Here, the Appellate Division noted that the defendant operated a self-service business that required customers to independently handle the goods they sought to purchase and the location of plaintiff’s fall occurred in the grocery main aisle. The location of her accident would bear a relationship to the self-service component to defendant’s business.  However, the court found that the record failed to establish a nexus between the dangerous condition and defendant’s mode of operation.  The defendant’s mode of operation was to sell the grapes in sealed clamshells.  The defendant “frowned upon” customers who undid the tape to open the containers before purchasing the grapes and characterized this practice as “tampering” the product.  Thus, the Appellate Division found that the self-service component of defendant’s business was dissimilar to a situation where a customer would simply be handling loose grapes. 

The Appellate Division agreed with the trial court that the fact that the defendant store knew certain customers tampered with the clamshells or that they were designed to be opened and closed did not mandate a different result.  The Court noted that many products were commonly sold in grocery stores or designed to be resealed between uses, such as cookies or other snacks.  Under the mode of operation doctrine, it only applies when a business permits its customers to handle the products and equipment unsupervised by employees.  The Appellate Division was satisfied “that defendant’s actions, or knowledge that certain customers improperly opened the closed containers, did not invite customers to act in such a manner.”

Further, the evidence regarding defendant’s practice of providing loose, free samples of grapes to customers, which occurred at some indeterminate point and at some unknown location in the Linden store, did not provide any reasonable inference to be drawn to support the conclusion that grapes were given out on the day or even the week of plaintiff’s fall.   Thus, the Court found that it would be entirely speculative to conclude that there was any inference of a nexus between providing sampled grapes and plaintiff’s fall.  The Court stated that there would be no reasonable factual basis for the trial court to charge the mode of operation doctrine based upon this argument.

Hence, the Appellate Division found that the mode of operation doctrine did not apply and that the plaintiff’s claim should be evaluated under traditional negligence principles.  The plaintiff’s attorney acknowledged that there was no evidence that the defendant had actual notice of grapes in the aisle of the Linden store where the plaintiff fell. 

Plaintiff argued that the defendant had constructive notice because the store had an in-store surveillance video and it did not “depict any inspection, cleaning, or measures performed by defendant’s employees in the area where the incident occurred.”  Further, she contended that defendant did not provide any evidence that the store took any measures to ensure the safety of its premises by performing regular inspections, training of its employees, etc. 

However, the Appellate Division noted that it is the plaintiff’s burden to prove negligence and that it is never presumed.  The mere existence of an alleged dangerous condition is not constructive notice of it.  The plaintiff must prove that “the condition existed for such a length of time as reasonably to have resulted in knowledge and correction had the defendant been reasonably diligent.” 

Here, the plaintiff proffered no evidence showing defendant’s employees knew or should have known before plaintiff’s fall that the grapes were in the main aisle’s floor.  There was no evidence about how long the grapes were there, such as through eyewitness testimony or any aged characteristics of the grapes, to indicate the amount of time defendant had to discover and remedy this situation.  The surveillance video that plaintiff relied upon showed many people walking in the same area prior to the plaintiff’s fall but that did not permit an inference that grapes were on the ground at all, let alone for any length of time.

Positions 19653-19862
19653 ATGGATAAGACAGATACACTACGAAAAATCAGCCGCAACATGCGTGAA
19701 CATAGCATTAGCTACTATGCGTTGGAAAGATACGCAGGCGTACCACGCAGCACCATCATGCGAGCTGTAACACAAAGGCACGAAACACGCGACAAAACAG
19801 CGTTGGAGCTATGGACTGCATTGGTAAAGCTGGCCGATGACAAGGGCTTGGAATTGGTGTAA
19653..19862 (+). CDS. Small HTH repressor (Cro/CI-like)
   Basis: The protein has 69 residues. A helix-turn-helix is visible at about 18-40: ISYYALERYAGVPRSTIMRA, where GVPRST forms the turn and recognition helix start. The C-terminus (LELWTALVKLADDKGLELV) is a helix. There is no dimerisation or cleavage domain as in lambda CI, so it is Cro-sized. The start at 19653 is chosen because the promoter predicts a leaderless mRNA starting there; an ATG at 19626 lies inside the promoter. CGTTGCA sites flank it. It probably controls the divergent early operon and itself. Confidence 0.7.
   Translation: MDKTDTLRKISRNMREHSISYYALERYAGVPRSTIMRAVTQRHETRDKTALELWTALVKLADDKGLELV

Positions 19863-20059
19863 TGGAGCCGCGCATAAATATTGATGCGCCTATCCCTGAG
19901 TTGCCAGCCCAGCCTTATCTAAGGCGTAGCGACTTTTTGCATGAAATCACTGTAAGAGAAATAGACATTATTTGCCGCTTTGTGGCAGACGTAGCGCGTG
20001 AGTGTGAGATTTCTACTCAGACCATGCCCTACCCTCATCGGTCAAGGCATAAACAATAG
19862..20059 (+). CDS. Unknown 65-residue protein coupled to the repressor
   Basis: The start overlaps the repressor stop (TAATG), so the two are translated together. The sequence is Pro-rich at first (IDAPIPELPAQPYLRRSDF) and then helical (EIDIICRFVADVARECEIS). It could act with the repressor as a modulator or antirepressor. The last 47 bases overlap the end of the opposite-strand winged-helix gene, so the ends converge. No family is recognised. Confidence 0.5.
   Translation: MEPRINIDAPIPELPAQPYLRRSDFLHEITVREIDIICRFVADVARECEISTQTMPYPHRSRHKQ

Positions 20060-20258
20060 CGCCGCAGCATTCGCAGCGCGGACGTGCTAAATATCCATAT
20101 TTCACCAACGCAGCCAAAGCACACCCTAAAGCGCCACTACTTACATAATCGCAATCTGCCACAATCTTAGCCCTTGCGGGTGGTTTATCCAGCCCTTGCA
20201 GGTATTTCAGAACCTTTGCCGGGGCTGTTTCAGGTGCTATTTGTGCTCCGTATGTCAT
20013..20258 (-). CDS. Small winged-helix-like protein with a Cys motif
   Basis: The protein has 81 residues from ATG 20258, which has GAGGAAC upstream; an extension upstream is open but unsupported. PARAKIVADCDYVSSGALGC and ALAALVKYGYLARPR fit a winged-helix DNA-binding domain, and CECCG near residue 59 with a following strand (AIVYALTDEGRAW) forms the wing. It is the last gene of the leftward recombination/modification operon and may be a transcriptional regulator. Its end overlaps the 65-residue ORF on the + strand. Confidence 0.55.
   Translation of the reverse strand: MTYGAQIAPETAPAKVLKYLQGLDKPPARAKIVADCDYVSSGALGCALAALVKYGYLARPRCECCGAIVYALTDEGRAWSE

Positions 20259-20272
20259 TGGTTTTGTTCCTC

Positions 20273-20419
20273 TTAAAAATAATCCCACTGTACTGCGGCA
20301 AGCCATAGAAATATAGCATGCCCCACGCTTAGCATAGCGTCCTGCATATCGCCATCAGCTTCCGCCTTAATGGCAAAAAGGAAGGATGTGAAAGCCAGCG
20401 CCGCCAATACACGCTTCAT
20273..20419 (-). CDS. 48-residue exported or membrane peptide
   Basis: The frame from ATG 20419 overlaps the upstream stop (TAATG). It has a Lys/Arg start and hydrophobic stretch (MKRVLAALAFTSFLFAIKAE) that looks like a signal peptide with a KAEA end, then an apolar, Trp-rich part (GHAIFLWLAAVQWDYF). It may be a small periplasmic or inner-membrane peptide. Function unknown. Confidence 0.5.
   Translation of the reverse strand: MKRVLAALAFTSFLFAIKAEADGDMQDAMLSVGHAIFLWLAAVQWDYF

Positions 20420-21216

Hence, the absence of evidence of “actual or constructive notice” was fatal to the plaintiff’s claim of premises liability.  Thus, the Appellate Division upheld the trial court’s decision to dismiss this lawsuit.

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About the Author

About the Author:

Ms. Ramos is an Executive Committee Member and Co-Chair of the Litigation Department at Capehart Scatchard, P.A. located in Mount Laurel, New Jersey. She is an experienced litigator with over 25 years experience handling diverse matters. Practice areas include tort defense, business litigation, estate litigation, tort claims and civil rights defense, construction litigation, insurance coverage, employment litigation, shareholder disputes, and general litigation.

For the years 2020 and 2021, Ms. Ramos was selected for inclusion in The Best Lawyers in America© in the practice area of Litigation - Insurance. The attorneys on this list are selected based upon the consensus opinion of leading lawyers about the professional abilities of their colleagues within the same geographical area and legal practice area. A complete description of The Best Lawyers in America© methodology can be viewed via their website at: https://www.bestlawyers.com/methodology.

In 2021, Capehart Scatchard and Ms. Ramos received the “Best Law Firm” ranking in the area of Litigation – Insurance (Metro, Tier 3) published by U.S. News & World Report and Best Lawyers®. Law firms included on the list are recognized for professional excellence with consistently impressive ratings from clients and peers. To be eligible for a ranking, a firm must have at least one attorney who has been included in the current edition of Best Lawyers in America, which recognizes the top five percent of practicing lawyers in the United States. Betsy Ramos (Litigation – Insurance) was recognized for this prestigious award in the 2021 edition. For a description of the “Best Law Firm” selection methodology please visit: https://bestlawfirms.usnews.com/methodology.aspx.

“Best Law Firms” is published by Best Lawyers in partnership with U.S. News & World Report. For a description of the selection methodology please visit: https://bestlawfirms.usnews.com/methodology.aspx.